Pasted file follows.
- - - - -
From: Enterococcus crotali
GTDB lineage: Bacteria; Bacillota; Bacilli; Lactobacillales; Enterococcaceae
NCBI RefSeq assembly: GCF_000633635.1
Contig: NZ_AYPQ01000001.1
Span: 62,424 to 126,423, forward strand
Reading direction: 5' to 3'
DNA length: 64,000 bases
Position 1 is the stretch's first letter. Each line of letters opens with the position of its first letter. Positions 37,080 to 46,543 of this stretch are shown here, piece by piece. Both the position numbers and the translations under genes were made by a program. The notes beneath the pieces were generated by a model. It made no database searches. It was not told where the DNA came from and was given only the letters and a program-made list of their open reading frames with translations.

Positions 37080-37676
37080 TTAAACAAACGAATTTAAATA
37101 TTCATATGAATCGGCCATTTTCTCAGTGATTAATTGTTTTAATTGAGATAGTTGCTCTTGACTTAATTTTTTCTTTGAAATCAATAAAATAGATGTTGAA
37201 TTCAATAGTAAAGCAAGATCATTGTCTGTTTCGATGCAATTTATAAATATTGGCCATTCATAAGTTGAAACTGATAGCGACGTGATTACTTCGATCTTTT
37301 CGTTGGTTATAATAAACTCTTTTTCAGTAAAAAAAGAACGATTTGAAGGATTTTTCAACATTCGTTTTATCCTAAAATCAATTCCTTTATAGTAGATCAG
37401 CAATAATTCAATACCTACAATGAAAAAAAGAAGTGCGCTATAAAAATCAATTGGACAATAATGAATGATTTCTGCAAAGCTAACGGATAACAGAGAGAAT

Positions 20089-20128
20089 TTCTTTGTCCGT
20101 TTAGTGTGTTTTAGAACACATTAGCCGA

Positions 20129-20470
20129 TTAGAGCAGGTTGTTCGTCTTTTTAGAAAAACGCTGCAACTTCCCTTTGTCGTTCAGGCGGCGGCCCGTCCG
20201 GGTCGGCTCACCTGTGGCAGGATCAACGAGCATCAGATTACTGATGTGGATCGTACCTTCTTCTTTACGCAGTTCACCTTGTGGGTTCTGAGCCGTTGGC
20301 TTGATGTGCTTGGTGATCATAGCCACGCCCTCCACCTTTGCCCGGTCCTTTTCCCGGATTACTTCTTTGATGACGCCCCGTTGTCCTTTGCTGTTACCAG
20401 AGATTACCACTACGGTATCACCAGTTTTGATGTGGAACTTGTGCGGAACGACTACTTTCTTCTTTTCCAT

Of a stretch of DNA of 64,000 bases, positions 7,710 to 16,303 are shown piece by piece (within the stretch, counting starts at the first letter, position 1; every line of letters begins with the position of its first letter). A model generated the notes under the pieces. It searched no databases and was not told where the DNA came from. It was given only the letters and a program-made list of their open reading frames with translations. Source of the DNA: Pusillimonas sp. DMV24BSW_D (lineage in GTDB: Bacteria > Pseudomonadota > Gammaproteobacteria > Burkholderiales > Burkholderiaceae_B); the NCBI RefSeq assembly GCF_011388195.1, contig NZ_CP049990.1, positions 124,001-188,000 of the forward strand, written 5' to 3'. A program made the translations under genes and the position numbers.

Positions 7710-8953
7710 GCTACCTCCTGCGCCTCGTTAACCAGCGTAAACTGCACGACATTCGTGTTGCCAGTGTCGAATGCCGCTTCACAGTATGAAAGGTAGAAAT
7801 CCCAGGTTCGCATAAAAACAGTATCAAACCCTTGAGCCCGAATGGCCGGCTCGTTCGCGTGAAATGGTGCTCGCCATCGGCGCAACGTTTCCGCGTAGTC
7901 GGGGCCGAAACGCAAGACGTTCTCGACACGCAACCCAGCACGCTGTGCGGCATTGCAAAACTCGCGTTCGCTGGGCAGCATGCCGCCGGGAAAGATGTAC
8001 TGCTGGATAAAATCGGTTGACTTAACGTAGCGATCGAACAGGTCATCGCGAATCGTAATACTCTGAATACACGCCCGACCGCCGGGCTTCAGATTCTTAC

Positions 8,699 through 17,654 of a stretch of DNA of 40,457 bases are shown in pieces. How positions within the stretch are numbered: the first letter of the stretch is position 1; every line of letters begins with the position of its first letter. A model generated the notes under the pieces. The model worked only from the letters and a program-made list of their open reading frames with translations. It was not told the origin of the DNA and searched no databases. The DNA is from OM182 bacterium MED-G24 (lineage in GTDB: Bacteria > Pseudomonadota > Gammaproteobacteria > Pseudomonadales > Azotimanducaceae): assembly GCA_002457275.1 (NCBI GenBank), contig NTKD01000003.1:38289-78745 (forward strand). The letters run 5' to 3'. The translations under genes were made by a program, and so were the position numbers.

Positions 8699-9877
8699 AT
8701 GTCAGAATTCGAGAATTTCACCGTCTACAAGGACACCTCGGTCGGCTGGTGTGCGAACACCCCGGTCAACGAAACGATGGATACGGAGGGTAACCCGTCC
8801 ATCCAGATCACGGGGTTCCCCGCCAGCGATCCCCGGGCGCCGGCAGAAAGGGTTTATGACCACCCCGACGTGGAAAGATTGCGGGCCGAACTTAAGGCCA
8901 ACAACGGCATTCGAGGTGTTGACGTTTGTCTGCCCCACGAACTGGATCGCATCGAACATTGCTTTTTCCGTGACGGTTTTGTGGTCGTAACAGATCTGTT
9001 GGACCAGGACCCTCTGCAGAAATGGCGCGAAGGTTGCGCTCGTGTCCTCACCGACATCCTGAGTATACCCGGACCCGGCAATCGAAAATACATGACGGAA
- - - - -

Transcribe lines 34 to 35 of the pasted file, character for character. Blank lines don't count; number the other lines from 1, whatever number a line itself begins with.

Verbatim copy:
8901 ACAACGGCATTCGAGGTGTTGACGTTTGTCTGCCCCACGAACTGGATCGCATCGAACATTGCTTTTTCCGTGACGGTTTTGTGGTCGTAACAGATCTGTT
9001 GGACCAGGACCCTCTGCAGAAATGGCGCGAAGGTTGCGCTCGTGTCCTCACCGACATCCTGAGTATACCCGGACCCGGCAATCGAAAATACATGACGGAA